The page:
While each theater company will find the structure that works best for their specific needs, there are some common roles found in most theater companies that include a board of trustees, an artistic director, a managing director, a development director and non-permanent positions such as a technical director, technical crew, directors, musical directors, choreographers, actors and musicians. Some companies also have administrative roles that include publicists and box office managers.
Non-profit theaters are governed by a board of trustees who are responsible for the financial health of the theater. They are often charged with hiring -- and firing -- the artistic directors. Artistic directors -- also called artistic producers -- are in charge of the artistic vision of the theater company. They select plays and musicals for each season, choose directors and participate in the casting. They pull together the rest of the theater's team and are often in charge of hiring the other permanent members of the theater's staff. They are typically the public face of the theater. Managing directors are in charge of the business side of the theater. They make the budgets, write the paychecks, determine ticket pricing and handle the administrative side of the theater operations. Development directors raise money for the theater. They write grants, hold fundraisers, meet with donors and solicit donations from patrons.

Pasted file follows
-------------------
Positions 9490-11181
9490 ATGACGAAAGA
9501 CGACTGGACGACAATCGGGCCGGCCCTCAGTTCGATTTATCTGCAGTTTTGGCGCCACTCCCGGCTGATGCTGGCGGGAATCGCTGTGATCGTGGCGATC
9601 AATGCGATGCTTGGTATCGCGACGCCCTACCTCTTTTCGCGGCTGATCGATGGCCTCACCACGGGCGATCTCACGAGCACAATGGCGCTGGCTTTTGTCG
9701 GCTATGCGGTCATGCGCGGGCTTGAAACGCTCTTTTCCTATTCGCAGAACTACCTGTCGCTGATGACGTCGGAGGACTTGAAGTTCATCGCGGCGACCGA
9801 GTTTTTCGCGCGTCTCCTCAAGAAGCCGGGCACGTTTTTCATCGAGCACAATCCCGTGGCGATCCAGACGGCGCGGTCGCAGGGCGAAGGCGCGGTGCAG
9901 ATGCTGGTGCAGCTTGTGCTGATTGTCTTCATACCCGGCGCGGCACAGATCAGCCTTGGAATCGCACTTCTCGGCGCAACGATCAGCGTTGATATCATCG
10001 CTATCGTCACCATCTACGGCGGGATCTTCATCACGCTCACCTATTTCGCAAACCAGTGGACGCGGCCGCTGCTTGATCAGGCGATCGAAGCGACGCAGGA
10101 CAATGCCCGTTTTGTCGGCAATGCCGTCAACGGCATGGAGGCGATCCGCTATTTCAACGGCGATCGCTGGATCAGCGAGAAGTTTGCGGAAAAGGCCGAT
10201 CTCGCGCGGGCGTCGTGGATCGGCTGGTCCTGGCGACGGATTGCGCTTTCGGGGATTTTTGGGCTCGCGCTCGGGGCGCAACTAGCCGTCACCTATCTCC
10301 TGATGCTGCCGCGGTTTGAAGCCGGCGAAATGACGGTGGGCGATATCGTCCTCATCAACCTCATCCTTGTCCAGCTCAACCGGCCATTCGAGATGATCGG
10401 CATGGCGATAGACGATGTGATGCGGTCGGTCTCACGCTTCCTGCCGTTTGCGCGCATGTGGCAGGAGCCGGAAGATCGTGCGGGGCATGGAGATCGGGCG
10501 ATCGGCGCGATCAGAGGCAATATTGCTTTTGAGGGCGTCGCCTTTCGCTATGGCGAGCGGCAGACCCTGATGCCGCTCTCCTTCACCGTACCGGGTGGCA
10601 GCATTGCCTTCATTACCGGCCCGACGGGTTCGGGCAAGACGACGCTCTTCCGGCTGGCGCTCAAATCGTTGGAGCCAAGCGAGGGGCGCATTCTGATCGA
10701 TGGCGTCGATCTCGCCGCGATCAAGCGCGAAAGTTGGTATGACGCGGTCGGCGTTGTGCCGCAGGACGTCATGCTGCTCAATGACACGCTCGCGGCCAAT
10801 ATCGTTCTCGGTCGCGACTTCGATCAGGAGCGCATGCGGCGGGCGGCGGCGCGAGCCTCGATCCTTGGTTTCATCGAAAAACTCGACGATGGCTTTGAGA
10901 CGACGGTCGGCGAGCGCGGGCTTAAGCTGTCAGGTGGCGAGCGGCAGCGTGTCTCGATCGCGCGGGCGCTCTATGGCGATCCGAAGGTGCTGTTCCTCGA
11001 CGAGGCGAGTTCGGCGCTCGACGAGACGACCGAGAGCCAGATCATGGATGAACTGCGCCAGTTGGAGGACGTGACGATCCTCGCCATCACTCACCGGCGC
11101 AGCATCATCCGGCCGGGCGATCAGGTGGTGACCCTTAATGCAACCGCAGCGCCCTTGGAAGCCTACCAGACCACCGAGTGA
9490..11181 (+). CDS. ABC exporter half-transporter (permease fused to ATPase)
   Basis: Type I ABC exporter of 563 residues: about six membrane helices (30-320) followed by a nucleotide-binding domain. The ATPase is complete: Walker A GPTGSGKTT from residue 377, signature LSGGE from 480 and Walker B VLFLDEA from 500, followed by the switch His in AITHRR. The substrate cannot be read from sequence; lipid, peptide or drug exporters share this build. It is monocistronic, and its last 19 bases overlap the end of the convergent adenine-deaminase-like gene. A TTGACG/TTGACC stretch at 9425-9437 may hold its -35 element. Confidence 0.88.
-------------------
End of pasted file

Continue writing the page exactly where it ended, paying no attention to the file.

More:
Each production in a season typically has a different team of artists and technicians. The play's director is in charge of rehearsals and works with actors to produce a play or musical. She also works with, and may be responsible for choosing their assistant director, musical director and choreographer. A technical director works to execute the director's vision for a show. He oversees the work of the stage manager, set designer, lighting designer, sound designer and stage crew.